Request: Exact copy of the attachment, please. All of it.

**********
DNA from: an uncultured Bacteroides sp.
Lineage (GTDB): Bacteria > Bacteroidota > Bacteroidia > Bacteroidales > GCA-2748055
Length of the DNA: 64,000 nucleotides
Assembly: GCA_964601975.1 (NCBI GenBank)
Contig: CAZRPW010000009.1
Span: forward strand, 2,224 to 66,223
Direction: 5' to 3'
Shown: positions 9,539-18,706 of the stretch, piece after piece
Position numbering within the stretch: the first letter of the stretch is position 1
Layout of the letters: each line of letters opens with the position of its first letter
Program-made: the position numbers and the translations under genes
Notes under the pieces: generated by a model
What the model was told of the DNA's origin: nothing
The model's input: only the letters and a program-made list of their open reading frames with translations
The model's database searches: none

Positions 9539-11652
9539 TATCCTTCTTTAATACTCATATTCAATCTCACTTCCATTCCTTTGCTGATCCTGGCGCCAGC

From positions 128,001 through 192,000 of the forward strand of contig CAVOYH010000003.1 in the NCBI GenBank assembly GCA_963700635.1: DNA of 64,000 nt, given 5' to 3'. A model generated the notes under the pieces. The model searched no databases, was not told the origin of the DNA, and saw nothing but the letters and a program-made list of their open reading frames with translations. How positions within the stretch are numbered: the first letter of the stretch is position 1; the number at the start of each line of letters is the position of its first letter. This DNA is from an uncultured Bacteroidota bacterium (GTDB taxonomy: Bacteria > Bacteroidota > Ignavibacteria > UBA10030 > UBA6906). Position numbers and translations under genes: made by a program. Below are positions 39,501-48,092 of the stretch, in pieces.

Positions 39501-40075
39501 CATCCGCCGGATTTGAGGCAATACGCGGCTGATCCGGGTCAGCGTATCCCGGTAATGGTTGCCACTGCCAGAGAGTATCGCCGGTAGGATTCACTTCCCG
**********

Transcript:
DNA from: an uncultured Bacteroides sp.
Lineage (GTDB): Bacteria > Bacteroidota > Bacteroidia > Bacteroidales > GCA-2748055
Length of the DNA: 64,000 nucleotides
Assembly: GCA_964601975.1 (NCBI GenBank)
Contig: CAZRPW010000009.1
Span: forward strand, 2,224 to 66,223
Direction: 5' to 3'
Shown: positions 9,539-18,706 of the stretch, piece after piece
Position numbering within the stretch: the first letter of the stretch is position 1
Layout of the letters: each line of letters opens with the position of its first letter
Program-made: the position numbers and the translations under genes
Notes under the pieces: generated by a model
What the model was told of the DNA's origin: nothing
The model's input: only the letters and a program-made list of their open reading frames with translations
The model's database searches: none

Positions 9539-11652
9539 TATCCTTCTTTAATACTCATATTCAATCTCACTTCCATTCCTTTGCTGATCCTGGCGCCAGC

From positions 128,001 through 192,000 of the forward strand of contig CAVOYH010000003.1 in the NCBI GenBank assembly GCA_963700635.1: DNA of 64,000 nt, given 5' to 3'. A model generated the notes under the pieces. The model searched no databases, was not told the origin of the DNA, and saw nothing but the letters and a program-made list of their open reading frames with translations. How positions within the stretch are numbered: the first letter of the stretch is position 1; the number at the start of each line of letters is the position of its first letter. This DNA is from an uncultured Bacteroidota bacterium (GTDB taxonomy: Bacteria > Bacteroidota > Ignavibacteria > UBA10030 > UBA6906). Position numbers and translations under genes: made by a program. Below are positions 39,501-48,092 of the stretch, in pieces.

Positions 39501-40075
39501 CATCCGCCGGATTTGAGGCAATACGCGGCTGATCCGGGTCAGCGTATCCCGGTAATGGTTGCCACTGCCAGAGAGTATCGCCGGTAGGATTCACTTCCCG